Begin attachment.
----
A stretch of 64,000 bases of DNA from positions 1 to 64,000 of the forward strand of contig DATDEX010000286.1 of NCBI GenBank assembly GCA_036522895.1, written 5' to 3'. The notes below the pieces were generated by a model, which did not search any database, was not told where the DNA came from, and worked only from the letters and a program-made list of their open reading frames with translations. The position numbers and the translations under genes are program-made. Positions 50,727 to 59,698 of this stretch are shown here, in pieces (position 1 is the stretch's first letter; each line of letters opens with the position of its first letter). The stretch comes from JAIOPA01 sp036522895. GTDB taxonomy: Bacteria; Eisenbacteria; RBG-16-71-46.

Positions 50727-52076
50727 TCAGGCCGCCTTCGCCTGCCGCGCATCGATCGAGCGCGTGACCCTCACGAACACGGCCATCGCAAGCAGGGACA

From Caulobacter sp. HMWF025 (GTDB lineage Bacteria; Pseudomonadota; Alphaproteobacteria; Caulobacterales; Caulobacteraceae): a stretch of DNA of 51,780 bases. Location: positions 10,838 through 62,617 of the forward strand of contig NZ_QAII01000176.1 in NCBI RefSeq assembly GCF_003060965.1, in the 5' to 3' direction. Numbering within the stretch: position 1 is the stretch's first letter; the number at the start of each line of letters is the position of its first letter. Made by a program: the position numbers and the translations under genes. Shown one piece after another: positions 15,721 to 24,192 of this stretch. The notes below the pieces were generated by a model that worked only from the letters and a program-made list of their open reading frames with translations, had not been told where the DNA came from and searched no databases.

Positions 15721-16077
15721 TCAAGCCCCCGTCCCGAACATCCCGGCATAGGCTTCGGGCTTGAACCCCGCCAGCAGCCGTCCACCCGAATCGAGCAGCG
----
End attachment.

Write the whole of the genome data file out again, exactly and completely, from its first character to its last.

A stretch of 64,000 bases of DNA from positions 1 to 64,000 of the forward strand of contig DATDEX010000286.1 of NCBI GenBank assembly GCA_036522895.1, written 5' to 3'. The notes below the pieces were generated by a model, which did not search any database, was not told where the DNA came from, and worked only from the letters and a program-made list of their open reading frames with translations. The position numbers and the translations under genes are program-made. Positions 50,727 to 59,698 of this stretch are shown here, in pieces (position 1 is the stretch's first letter; each line of letters opens with the position of its first letter). The stretch comes from JAIOPA01 sp036522895. GTDB taxonomy: Bacteria; Eisenbacteria; RBG-16-71-46.

Positions 50727-52076
50727 TCAGGCCGCCTTCGCCTGCCGCGCATCGATCGAGCGCGTGACCCTCACGAACACGGCCATCGCAAGCAGGGACA

From Caulobacter sp. HMWF025 (GTDB lineage Bacteria; Pseudomonadota; Alphaproteobacteria; Caulobacterales; Caulobacteraceae): a stretch of DNA of 51,780 bases. Location: positions 10,838 through 62,617 of the forward strand of contig NZ_QAII01000176.1 in NCBI RefSeq assembly GCF_003060965.1, in the 5' to 3' direction. Numbering within the stretch: position 1 is the stretch's first letter; the number at the start of each line of letters is the position of its first letter. Made by a program: the position numbers and the translations under genes. Shown one piece after another: positions 15,721 to 24,192 of this stretch. The notes below the pieces were generated by a model that worked only from the letters and a program-made list of their open reading frames with translations, had not been told where the DNA came from and searched no databases.

Positions 15721-16077
15721 TCAAGCCCCCGTCCCGAACATCCCGGCATAGGCTTCGGGCTTGAACCCCGCCAGCAGCCGTCCACCCGAATCGAGCAGCG